Rate my teacher

I just allowed myself to indulge in a brief moment of geek envy, staring at my Twitter account and wondering why I only have 348 followers. The quantity of Twitter followers is obviously the best indication of how good a teacher you are, so it pains me to tell you that I must be decidedly average. In fact, I’m surprised they haven’t started using follower counts as an integral part of the interview process yet. An egg avatar would be an instant rejection.

Being more serious, this led me to think about how actually do we measure the quality of a teacher? If you’re thinking “results”, or even “value added”, chances are you’re not working in a school! Whether you agree with the philosophy or not, getting grades is the name of the game in education at the moment. But is a teacher good because they get the grades, or do they get the grades because they are good? What if they don’t get the grades – does this always mean they are bad?

So what makes a teacher good? You can’t write down a tick box checklist. Even the Department for Education realises that their list of standards is no good:

“…more than a third of teachers did not feel the current standards provided a good definition of teacher competence and 41 per cent believed that professional standards did not make any difference to the way they taught”
DfE website

Being highly knowledgeable is good, but being unable to explain that knowledge at an appropriate level for your learners is not. Being able to control behaviour in your classroom is good, terrifying students into being too scared to participate is not. Making awesome resources is really good, not being able to plan a lesson well enough in order to be able to use them is not. A lot of the knowledge and abilities that make up a good teacher are really difficult to quantify – it would be ridiculous to write things on my CV such as “I can silence a netball team with a hard stare” or “If something goes wrong I can come up with a backup plan without breaking a sweat” – but this is what I’ve been learning for the past 6 years. These are the skills that are invisible to people who don’t work in schools, coveted by PGCE students and often taken for granted by more experienced staff.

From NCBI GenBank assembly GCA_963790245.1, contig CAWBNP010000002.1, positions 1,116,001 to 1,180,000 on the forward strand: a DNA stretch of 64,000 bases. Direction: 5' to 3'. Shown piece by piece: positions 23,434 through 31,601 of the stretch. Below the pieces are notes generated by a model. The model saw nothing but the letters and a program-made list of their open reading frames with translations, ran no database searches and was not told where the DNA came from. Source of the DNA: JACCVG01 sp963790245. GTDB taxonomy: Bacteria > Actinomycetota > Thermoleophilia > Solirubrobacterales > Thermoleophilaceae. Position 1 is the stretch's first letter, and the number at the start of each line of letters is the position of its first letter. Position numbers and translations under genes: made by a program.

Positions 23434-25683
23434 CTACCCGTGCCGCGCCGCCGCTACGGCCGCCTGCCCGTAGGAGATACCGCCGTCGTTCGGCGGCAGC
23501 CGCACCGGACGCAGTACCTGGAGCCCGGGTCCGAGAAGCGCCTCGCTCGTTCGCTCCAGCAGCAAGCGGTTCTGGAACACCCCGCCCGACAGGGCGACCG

I find it really weird that schools are so fragmented, that there is sometimes not much interaction between schools in the same area, and the only way to assess the quality of a teacher is through a reference from the previous school or from an inspector observing a single lesson in isolation. As someone said on the Olympics this year, you’re only as good as your last race – so if you’ve got a headache on the OFSTED day does that mean the previous however many years of excellent lessons are forgotten? That’s a terrifying thought.

But then again, isn’t this rather similar to our examination system?


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